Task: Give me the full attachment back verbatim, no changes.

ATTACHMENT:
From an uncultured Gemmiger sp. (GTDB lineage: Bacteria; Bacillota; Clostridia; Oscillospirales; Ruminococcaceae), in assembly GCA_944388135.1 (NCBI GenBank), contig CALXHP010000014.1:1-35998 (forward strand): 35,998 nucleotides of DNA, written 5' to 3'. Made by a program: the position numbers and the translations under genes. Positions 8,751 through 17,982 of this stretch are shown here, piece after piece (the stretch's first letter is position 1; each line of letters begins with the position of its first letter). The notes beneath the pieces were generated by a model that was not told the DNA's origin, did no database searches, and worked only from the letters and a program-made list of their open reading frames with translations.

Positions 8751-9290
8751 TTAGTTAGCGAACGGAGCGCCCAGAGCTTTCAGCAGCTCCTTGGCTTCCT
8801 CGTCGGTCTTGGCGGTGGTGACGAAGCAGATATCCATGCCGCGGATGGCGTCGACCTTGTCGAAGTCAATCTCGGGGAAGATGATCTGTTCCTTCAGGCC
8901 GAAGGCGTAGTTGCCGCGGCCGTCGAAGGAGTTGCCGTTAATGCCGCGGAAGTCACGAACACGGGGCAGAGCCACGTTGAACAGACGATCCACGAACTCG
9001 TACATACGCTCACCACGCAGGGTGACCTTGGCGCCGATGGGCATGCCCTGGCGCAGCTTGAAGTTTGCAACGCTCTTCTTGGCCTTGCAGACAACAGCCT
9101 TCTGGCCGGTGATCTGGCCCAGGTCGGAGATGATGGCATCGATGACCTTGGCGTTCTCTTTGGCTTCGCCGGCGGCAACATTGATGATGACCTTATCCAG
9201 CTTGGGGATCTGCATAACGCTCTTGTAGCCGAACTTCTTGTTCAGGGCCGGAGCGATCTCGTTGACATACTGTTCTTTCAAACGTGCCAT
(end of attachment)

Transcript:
From an uncultured Gemmiger sp. (GTDB lineage: Bacteria; Bacillota; Clostridia; Oscillospirales; Ruminococcaceae), in assembly GCA_944388135.1 (NCBI GenBank), contig CALXHP010000014.1:1-35998 (forward strand): 35,998 nucleotides of DNA, written 5' to 3'. Made by a program: the position numbers and the translations under genes. Positions 8,751 through 17,982 of this stretch are shown here, piece after piece (the stretch's first letter is position 1; each line of letters begins with the position of its first letter). The notes beneath the pieces were generated by a model that was not told the DNA's origin, did no database searches, and worked only from the letters and a program-made list of their open reading frames with translations.

Positions 8751-9290
8751 TTAGTTAGCGAACGGAGCGCCCAGAGCTTTCAGCAGCTCCTTGGCTTCCT
8801 CGTCGGTCTTGGCGGTGGTGACGAAGCAGATATCCATGCCGCGGATGGCGTCGACCTTGTCGAAGTCAATCTCGGGGAAGATGATCTGTTCCTTCAGGCC
8901 GAAGGCGTAGTTGCCGCGGCCGTCGAAGGAGTTGCCGTTAATGCCGCGGAAGTCACGAACACGGGGCAGAGCCACGTTGAACAGACGATCCACGAACTCG
9001 TACATACGCTCACCACGCAGGGTGACCTTGGCGCCGATGGGCATGCCCTGGCGCAGCTTGAAGTTTGCAACGCTCTTCTTGGCCTTGCAGACAACAGCCT
9101 TCTGGCCGGTGATCTGGCCCAGGTCGGAGATGATGGCATCGATGACCTTGGCGTTCTCTTTGGCTTCGCCGGCGGCAACATTGATGATGACCTTATCCAG
9201 CTTGGGGATCTGCATAACGCTCTTGTAGCCGAACTTCTTGTTCAGGGCCGGAGCGATCTCGTTGACATACTGTTCTTTCAAACGTGCCAT